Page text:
Tuesday, December 11, 2007

My Mom's Scones

Preheat oven to 450.

Pulse in Cuisinart until most butter pieces are smaller than a pine nut:
2 cups flour
3 tbsp sugar
1 tbsp baking powder
1 stick butter, cut in small pieces (preferably very cold... frozen works well, but not required)
If using unsalted butter (which I do but my mom doesn't) add about 1/4 tsp salt

Combine the wet ingredients separately:
1/2 cup cream or milk (more fat will make them more tender, but you can use anything from skim to heavy cream)
1 egg
1+ tbsp scotch (or brandy or grand marnier or whatever)

At this point you can add a handful of dried or candied fruit (candied orange rind, currants, whatever you feel like). You could also add lemon or orange zest. You could even add fresh berries. I've also had some really good savory scones recently. I had some in Seattle from Macrina bakery that seemed to have grated cheddar (possibly though not necessarily replacing some of the butter) a small amount of sun-dried tomato and some dill. People also add bacon, herbs. If you wanted to do savory scones, you'd cut out the sugar and the alcohol, or make sure the alcohol flavor complemented your choice of ingredients.

Add all but a drizzle of the wet mixture to the dry mixture (save a tiny bit to pat on the top of the scones before baking). Mix just to combine. Turn out onto a surface (or I use a large, shallow mixing bowl) and sort of flatten it all out and then fold it over and flatten again. Do this maybe 5-10 times. This traps air and creates layers. (A pastry scraper makes this whole process easier.)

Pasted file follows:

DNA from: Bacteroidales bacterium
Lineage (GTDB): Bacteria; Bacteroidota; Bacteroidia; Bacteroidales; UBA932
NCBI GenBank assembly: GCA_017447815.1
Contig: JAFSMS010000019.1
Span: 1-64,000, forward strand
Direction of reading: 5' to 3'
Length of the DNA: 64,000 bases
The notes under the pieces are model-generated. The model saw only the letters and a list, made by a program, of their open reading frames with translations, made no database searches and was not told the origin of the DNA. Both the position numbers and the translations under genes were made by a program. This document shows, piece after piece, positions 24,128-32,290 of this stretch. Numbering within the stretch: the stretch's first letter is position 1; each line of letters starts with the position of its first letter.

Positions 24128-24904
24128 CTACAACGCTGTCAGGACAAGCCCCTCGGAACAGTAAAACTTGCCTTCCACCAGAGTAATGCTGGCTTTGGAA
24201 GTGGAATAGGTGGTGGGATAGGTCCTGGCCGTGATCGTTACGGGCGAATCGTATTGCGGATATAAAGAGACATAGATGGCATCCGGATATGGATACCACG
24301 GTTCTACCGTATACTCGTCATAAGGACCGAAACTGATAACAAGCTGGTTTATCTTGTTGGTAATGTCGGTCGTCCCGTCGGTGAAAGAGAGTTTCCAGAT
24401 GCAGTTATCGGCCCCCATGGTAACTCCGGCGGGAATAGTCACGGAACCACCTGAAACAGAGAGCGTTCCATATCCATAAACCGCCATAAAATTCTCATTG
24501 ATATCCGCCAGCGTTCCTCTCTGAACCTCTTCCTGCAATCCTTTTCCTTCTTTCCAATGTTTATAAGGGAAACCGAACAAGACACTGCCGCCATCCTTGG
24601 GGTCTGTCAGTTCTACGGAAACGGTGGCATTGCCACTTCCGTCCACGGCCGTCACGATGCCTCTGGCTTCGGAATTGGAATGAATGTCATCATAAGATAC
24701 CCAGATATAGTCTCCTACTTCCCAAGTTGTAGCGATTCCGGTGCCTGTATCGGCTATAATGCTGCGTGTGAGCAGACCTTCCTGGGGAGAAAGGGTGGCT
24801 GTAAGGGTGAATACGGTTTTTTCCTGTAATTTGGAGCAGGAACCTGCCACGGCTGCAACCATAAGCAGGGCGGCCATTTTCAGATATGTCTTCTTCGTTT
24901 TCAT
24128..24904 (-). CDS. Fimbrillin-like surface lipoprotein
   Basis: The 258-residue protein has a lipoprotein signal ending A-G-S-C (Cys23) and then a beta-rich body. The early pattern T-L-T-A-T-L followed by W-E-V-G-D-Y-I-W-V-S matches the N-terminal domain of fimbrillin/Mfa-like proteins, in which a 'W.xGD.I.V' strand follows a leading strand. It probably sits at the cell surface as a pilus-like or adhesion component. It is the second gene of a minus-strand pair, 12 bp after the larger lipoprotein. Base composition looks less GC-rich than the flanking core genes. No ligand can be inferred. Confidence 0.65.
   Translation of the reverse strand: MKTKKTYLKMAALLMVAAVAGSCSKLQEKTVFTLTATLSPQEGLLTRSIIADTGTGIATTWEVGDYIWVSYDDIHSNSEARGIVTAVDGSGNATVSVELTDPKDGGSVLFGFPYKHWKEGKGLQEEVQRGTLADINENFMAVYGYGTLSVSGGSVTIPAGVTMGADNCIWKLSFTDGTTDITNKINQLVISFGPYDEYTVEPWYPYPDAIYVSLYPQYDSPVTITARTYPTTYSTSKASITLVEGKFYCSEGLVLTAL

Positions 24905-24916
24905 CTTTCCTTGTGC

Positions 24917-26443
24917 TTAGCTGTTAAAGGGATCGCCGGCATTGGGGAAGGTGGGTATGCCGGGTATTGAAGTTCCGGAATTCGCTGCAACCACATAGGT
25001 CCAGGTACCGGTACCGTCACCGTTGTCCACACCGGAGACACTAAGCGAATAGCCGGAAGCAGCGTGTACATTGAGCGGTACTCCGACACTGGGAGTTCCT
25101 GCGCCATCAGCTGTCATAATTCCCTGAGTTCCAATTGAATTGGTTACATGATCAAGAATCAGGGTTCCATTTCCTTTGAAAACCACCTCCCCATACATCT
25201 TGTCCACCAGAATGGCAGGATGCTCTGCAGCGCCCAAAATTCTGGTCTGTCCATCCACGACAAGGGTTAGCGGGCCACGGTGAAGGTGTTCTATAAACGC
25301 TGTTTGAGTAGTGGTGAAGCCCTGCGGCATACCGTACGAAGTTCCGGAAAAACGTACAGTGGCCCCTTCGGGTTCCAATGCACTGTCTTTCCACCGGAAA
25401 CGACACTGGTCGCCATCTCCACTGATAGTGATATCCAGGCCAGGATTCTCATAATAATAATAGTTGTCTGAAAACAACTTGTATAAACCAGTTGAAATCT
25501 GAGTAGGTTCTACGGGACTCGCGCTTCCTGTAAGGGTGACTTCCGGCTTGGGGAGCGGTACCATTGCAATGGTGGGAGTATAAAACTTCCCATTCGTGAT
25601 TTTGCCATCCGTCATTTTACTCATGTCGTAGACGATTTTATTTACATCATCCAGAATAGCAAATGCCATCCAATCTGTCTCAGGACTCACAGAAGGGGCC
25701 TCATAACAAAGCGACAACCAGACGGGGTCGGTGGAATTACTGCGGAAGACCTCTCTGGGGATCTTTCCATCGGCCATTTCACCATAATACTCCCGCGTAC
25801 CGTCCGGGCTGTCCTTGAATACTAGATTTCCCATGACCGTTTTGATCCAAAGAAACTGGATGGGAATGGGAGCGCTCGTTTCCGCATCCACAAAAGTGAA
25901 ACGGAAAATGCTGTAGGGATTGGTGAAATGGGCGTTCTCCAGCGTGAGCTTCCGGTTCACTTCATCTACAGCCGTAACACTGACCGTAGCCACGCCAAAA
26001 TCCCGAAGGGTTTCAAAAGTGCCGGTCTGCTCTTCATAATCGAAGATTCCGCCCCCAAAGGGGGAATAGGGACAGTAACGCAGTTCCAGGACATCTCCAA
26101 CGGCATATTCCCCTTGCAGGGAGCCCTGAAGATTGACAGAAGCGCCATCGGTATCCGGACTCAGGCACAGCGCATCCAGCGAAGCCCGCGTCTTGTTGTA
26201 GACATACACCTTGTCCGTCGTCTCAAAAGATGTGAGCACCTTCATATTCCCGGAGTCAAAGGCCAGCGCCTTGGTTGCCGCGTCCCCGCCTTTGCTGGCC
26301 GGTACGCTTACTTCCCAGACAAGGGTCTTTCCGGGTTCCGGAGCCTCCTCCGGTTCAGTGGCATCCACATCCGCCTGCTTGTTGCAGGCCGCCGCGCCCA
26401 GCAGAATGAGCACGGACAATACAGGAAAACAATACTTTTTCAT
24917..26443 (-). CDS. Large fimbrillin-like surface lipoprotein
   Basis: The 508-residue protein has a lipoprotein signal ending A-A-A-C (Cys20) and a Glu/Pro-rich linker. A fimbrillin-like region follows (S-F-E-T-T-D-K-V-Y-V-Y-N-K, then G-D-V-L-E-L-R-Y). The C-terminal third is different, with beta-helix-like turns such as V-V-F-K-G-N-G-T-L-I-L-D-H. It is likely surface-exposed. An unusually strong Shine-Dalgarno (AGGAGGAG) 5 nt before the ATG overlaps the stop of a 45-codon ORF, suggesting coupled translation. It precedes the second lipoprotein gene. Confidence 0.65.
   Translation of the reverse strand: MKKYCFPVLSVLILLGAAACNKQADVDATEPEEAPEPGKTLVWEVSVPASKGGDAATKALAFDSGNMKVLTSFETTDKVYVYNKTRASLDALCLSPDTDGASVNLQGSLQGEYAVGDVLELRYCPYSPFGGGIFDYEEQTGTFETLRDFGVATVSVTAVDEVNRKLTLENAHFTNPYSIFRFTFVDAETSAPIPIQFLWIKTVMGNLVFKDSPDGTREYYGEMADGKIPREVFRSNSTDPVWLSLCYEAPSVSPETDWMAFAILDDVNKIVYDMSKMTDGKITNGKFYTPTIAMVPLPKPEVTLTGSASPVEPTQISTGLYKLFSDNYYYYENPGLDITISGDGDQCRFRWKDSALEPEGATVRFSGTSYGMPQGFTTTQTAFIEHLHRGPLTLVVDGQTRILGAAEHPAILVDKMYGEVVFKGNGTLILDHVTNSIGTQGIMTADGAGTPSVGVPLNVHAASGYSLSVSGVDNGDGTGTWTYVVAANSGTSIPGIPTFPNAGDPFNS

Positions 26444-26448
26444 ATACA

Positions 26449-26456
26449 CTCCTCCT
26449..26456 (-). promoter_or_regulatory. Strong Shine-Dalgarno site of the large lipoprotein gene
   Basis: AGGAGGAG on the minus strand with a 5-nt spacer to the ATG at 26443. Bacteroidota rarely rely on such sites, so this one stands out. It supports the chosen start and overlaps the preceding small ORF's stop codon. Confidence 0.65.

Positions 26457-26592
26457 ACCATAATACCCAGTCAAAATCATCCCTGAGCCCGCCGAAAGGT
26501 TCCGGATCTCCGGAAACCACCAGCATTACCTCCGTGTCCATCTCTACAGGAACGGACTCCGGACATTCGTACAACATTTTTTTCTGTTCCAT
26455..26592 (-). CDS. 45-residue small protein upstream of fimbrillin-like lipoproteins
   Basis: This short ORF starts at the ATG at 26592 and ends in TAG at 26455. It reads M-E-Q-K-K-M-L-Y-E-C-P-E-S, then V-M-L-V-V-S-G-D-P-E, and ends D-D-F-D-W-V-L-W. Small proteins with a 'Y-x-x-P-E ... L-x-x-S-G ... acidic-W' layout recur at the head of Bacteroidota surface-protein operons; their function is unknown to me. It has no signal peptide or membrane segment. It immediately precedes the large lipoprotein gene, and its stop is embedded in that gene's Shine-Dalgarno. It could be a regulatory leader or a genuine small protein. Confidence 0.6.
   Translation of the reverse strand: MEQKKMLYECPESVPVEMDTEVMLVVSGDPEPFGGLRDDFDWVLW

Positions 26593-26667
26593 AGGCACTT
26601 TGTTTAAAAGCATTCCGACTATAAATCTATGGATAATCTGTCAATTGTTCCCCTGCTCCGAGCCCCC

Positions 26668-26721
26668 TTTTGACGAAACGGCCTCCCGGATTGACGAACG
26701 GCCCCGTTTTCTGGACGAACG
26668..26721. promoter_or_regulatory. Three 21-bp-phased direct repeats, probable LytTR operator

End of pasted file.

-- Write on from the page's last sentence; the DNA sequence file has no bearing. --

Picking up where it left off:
(UPDATE: This folding part seems to be the most difficult for people. Depending on how big your egg was, or how humid it is outside, your dough may be more or less wet. In general, just try to go with it. If you don't have a pastry scraper, you could use a spatula. But definitely use something to help you fold it over (and scrape the dough off your hands) without adding flour. If it's really outrageously wet, go ahead and sprinkle some extra flour. But you don't really want to end up with something resembling bread or cookie dough. Also, if you're having trouble adding the fruit or whatever, try sprinkling whatever you're adding before you fold. Do this enough times and it'll be well distributed through.)

When you're done folding, you can either flatten the dough till it's about 1/2 inch thick and cut with biscuit cutters or do what I did, which is divide the dough in 2, make each portion into a roughly round flat disc (again, about 1/2 inch thick) and then cut the disc in quarters. (If you use biscuit cutters, and you've folded correctly, you should hear a little hiss of air escaping as you press quickly down. This was one of my favorite sounds as a kid.)

Find the drizzle of wet ingredients you saved and brush the tops of the scones with it. The easiest way is just to use your fingers. If you feel like it, you can top with a sprinkling of sugar, cinnamon sugar, whatever you want. Or leave it off.

Bake for about 12 minutes, or until the scones are nicely browned.


Monica said...

Ooo thanks, I messed around with some fresh cranberry scones last year to deal with my overabundance of T-day cranberries, but I didn't know about the folding to get air. Can't wait to try it!

Monica said...

Ok so I didn't use this recipe yet, but did use the technique for Christmas morning scones, and they were air-y and the perfect texture. Also used a new-to-me notion, that when cutting the dough to make the scones use the sharpest knife possible. I think both led to the great texture

Familie Barker said...

Made these for our guests over new year's and they were a BIG hit! Looking forward to more at rehearsals!